and higher levels of CRP.34,35,36
Alternatively CRP levels and lung function are likely to be influenced by genes and it is possible that these genetic influences overlap.
We analysed the data using the absolute value of FEV1
adjusting for height in the analyses rather than use FEV1
as a percentage of predicted. This is in accordance with the recommendations of Vollmer et al
Repeat analyses using the FEV1
as percentage predicted produced the same pattern of results as did analyses using FVC and the post‐bronchodilator FEV1
. The association between the FEV1
/FVC ratio and CRP was weaker and only significant in women (see Thorax
table 2). Similarly, plasma fibrinogen has been found to be associated with lower FEV1
and FVC measurements but not with reduced FEV1
This suggests that the association between lung function and systemic inflammation is more closely related to spirometric lung volumes rather than airflow obstruction.
A limitation of this study is that the measurement of CRP at age 26 years used a low sensitivity assay. It is now believed that low grade inflammation, which may impact on cardiovascular risk, may be associated with CRP levels that are not accurately detected by standard CRP assays.7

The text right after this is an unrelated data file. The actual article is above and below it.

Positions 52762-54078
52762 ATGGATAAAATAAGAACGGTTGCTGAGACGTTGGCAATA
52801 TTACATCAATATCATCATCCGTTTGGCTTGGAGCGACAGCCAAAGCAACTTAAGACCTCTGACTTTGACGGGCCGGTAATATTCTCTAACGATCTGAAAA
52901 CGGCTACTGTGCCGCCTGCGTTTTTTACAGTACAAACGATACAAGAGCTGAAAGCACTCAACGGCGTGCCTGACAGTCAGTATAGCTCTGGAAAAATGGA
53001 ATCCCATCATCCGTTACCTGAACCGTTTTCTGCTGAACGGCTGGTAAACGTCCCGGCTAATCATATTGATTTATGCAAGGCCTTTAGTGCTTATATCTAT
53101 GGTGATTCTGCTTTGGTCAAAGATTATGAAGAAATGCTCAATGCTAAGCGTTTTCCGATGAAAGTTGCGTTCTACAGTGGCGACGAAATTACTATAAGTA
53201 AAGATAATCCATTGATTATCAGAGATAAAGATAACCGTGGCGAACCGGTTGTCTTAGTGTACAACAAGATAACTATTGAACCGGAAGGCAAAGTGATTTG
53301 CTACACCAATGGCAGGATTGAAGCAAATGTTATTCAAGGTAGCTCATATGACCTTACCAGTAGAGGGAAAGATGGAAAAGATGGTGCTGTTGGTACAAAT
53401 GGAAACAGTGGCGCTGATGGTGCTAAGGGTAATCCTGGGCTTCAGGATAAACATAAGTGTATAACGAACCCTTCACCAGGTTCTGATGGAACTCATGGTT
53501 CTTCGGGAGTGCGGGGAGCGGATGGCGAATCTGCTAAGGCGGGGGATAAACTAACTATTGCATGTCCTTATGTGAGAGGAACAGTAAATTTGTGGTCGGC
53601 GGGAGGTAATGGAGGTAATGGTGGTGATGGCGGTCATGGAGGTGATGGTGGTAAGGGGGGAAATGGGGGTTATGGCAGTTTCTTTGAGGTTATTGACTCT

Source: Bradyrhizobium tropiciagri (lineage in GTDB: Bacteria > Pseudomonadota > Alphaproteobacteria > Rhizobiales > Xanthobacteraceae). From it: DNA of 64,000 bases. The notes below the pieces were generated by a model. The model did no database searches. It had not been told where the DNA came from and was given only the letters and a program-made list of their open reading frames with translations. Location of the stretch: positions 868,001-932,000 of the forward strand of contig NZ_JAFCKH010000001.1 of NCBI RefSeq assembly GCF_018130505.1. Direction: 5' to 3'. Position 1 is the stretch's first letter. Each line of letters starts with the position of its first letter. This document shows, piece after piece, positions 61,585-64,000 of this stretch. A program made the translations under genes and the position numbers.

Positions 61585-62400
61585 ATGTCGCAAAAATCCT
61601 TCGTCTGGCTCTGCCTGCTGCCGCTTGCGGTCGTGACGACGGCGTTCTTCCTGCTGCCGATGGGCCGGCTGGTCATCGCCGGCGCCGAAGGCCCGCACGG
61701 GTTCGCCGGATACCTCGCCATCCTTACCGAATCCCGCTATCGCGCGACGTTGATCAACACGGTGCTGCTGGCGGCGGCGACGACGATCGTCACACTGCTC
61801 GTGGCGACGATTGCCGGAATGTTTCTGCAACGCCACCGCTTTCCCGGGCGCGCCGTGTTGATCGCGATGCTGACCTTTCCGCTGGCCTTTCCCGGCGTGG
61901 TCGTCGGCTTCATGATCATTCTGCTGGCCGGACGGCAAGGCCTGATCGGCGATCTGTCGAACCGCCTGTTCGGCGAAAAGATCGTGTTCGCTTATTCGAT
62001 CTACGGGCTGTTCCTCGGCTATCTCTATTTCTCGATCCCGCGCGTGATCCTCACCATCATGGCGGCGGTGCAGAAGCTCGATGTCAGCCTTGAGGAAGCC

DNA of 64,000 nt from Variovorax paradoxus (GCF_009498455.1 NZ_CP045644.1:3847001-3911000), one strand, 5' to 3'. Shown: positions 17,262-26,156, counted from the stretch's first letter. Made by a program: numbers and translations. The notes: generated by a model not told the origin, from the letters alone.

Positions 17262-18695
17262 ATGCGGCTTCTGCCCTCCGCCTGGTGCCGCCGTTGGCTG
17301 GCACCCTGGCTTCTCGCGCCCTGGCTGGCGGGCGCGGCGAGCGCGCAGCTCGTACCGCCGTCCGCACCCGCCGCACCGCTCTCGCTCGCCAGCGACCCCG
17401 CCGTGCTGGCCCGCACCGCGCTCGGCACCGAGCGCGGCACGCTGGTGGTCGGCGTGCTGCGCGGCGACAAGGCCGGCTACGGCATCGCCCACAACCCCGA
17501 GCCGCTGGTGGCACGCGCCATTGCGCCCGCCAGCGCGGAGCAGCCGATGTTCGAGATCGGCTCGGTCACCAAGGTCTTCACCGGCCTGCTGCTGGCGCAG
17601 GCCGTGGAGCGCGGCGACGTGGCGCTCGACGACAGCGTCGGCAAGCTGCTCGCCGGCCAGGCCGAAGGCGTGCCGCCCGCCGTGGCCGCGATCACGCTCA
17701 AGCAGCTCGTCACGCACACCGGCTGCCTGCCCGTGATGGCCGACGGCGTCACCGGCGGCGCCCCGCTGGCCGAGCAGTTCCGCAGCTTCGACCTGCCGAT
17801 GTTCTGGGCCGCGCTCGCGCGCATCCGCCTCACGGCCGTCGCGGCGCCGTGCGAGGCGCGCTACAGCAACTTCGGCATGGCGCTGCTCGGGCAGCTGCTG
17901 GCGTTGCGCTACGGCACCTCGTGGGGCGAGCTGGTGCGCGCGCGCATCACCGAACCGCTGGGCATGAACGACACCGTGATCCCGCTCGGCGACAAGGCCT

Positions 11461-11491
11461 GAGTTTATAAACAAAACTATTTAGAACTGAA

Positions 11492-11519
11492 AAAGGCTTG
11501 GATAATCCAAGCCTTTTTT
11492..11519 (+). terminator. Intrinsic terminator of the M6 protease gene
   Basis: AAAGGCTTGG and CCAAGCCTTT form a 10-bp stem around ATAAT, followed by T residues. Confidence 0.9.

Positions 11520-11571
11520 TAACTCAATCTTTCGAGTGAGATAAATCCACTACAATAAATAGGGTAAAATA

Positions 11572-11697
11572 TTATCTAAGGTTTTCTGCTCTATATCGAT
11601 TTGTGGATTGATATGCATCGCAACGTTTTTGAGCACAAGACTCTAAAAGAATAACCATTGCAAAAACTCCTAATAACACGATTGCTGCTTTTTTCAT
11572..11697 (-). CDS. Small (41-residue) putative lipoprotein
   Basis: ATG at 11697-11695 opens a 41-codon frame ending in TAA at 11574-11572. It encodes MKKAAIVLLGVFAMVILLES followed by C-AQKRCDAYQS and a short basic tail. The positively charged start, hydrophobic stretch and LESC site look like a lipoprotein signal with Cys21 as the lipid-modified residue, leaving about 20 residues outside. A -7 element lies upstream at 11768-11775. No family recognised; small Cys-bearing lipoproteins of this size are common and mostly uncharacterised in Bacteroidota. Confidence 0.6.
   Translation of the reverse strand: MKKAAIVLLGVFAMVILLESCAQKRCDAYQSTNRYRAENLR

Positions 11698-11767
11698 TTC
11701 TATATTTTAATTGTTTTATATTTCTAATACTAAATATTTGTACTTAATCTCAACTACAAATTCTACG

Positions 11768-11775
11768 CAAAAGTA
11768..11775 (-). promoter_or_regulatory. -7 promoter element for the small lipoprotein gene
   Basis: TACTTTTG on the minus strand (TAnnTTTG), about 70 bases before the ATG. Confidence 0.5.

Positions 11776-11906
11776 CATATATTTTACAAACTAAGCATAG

The low sensitivity assay at age 26 may have reduced our chance of detecting a prospective association between the initial CRP value and the subsequent decline in FEV1
. The differences in the assay methods may also explain the apparent fall in mean CRP levels between age 26 and 32 years. Nevertheless, CRP measurements taken at age 32 years using a high sensitivity assay provided similar cross sectional associations between CRP and FEV1
to those found at age 26 using a low sensitivity assay.
This investigation has a number of strengths. We have found similar results at two ages in a general population based cohort with a high rate of participation. The cohort members have similar health status to nationally representative samples of young adult New Zealanders38
and the distribution of CRP values is similar to that described for similar age participants in other studies.39
We have prospectively collected information on smoking and asthma and have directly measured height and weight. Lung function was measured using the same equipment for all study members and the blood samples were assayed in the same laboratory at each age.
In summary, there is a significant inverse relation between spirometric lung volumes and systemic inflammation in young adults. This association is independent of smoking and asthma history and is also independent of body mass index. While the underlying reason for this association is uncertain, the findings suggest a plausible mechanism by which a reduced FEV1 is associated with an increased risk of cardiovascular disease in a manner that is independent of smoking and known respiratory disease.